Review | Old Food by Ed Atkins & Dark Satellites by Clemens Meyer

Want to feel young? Fitzcarraldo Editions – whose small roster of authors includes two of the last five Nobel laureates for literature – is less than five years old. Its first book, Matthias Enard’s Zone, was published in August of 2015, which makes the independent publishing house exactly three months younger than Mad Max: Fury Road […]

News | Imtiaz Dharker leads “emergency poetry” event for the planet

Poet Imtiaz Dharker is to lead a host of writers during a day of ‘non-stop emergency poetry for the planet’ in February. The event, Verse Aid: Poems for the Earth, is presented by Poets for the Planet in association with The Society of Authors. A ‘Poem-a-Thon’ and eco-themed workshops will be followed by a ticketed […]

Review | Machines Like Me and The Cockroach by Ian McEwan

For fans of Ian McEwan’s writing, 2019 presented two rough-cut diamonds: Machines Like Me and The Cockroach. Not without their flaws, as some critics noted, they are nonetheless highly enjoyable and sure to leave even the ultra-demanding and fastidious reader hankering for more. The novels differ in more ways than one. Firstly, there’s size: Machines Like Me clocks in at a reasonable 306 pages, while The Cockroach, a much slimmer work […]

Fiction | Exposition by Nathalie Léger tr. Amanda DeMarco

She enters. She is roused by anger and reproach. She bursts onto the right of the image as if it were a backdrop masked with curtains. One hand clutches a knife against her waist, which gleams obliquely across her belly. Her face is cold, her mouth thin, lips tight, eyebrows knit, her gaze is clear and hard, her hair is slicked into two little severely parted plaits. The knife, whose handle disappears into her balled fist, vibrates at the very center, nearly absent from it […]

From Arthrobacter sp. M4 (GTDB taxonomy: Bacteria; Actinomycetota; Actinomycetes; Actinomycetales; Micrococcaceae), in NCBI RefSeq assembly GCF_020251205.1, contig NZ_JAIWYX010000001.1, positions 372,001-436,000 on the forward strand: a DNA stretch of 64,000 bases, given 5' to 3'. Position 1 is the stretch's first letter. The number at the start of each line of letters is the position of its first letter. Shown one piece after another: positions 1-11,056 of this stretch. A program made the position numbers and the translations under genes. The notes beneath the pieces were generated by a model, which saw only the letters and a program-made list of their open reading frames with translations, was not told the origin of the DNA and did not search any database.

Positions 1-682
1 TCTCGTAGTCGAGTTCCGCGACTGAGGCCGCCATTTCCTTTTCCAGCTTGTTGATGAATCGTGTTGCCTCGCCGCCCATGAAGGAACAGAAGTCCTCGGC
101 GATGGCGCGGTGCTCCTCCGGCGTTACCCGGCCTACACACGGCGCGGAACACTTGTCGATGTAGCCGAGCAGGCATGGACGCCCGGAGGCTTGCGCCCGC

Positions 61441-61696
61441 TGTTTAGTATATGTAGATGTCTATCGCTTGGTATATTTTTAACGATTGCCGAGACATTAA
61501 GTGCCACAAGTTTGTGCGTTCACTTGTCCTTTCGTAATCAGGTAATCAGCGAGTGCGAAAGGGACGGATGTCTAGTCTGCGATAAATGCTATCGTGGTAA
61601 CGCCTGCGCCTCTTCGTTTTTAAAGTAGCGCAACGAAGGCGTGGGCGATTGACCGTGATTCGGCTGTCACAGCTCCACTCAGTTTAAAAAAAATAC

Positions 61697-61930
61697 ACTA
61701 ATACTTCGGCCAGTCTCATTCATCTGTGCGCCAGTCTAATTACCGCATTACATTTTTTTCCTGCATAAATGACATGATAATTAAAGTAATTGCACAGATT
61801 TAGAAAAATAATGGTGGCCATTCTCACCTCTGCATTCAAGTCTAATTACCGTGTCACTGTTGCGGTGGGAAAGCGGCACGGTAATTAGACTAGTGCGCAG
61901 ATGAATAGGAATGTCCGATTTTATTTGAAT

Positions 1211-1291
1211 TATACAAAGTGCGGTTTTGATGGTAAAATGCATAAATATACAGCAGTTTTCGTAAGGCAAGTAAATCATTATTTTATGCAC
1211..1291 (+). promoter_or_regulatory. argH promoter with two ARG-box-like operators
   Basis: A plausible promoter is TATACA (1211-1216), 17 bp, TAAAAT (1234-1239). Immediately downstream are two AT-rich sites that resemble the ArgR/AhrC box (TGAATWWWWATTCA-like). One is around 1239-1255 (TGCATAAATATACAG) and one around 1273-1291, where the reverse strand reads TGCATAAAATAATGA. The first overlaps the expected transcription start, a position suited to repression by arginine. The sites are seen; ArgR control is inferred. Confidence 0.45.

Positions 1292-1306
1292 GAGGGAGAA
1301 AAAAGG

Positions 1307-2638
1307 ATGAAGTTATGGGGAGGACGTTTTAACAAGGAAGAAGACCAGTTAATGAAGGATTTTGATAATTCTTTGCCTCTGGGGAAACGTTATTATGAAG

Review | The Dressing-Up Box and Other Stories by David Constantine

David Constantine’s fifth collection of short stories, The Dressing-Up Box and Other Stories, is ostensibly about loss, conflict and loneliness. His characters are driven to the edge as they struggle to engage with the world and must deal with their suffering. Yet, throughout the collection, the author clings to the promise of hope during turbulent times […]

Review | Fairview at the Young Vic

Fairview is an innocuous title for a play. It has the ring of a sleepy American backwater, a kind of every-town. The curtain comes up and we are faced with the ground floor of a suburban house. The walls are orchid pink, the dining chairs gleaming white and, in the centre of the stage, Beverly (Nicola Hughes) is peeling carrots. She lip-synchs and dances along to the song playing on the radio, then adjusts her makeup in front of an imaginary mirror hanging on the fourth wall […]

News | Poetry Prize 2019: Sharon Black wins award for second time

The London Magazine Poetry Prize 2019 awarded first place to British poet Sharon Black for a second year running, after her latest poem ‘Avocado’ impressed our panel of judges during this year’s competition. Lucy Binnersley, assistant editor of The London Magazine, praised ‘Avocado’ highly, commenting on the poem’s “startling and tender, invocatory power,” as a […]

Review | The Factory by Hiroko Oyamada

Picture a large office, staffed with hundreds of employees. Each worker has their own cubicle, placed in long rows throughout the space to make a corporate honeycomb; their heads are quietly buried in their work. They’re next to each other, but not touching or talking. Their corporate workspaces embody the paradox of the cubicle: a part of something, but also completely isolated […]

Fiction | “Smack” from Salt Slow by Julia Armfield

The following text is an extract from the story “Smack”, taken from Julia Armfield’s debut collection Salt Slow, published by Picador: ‘The jellyfish come with the morning – a great beaching, bodies black on sand. The ocean empties, a thousand dead and dying invertebrates, jungled tentacles and fine, fragile membranes blanketing the shore two miles in each direction. They are translucent, almost spectral, as though the sea has exorcised its ghosts […]’

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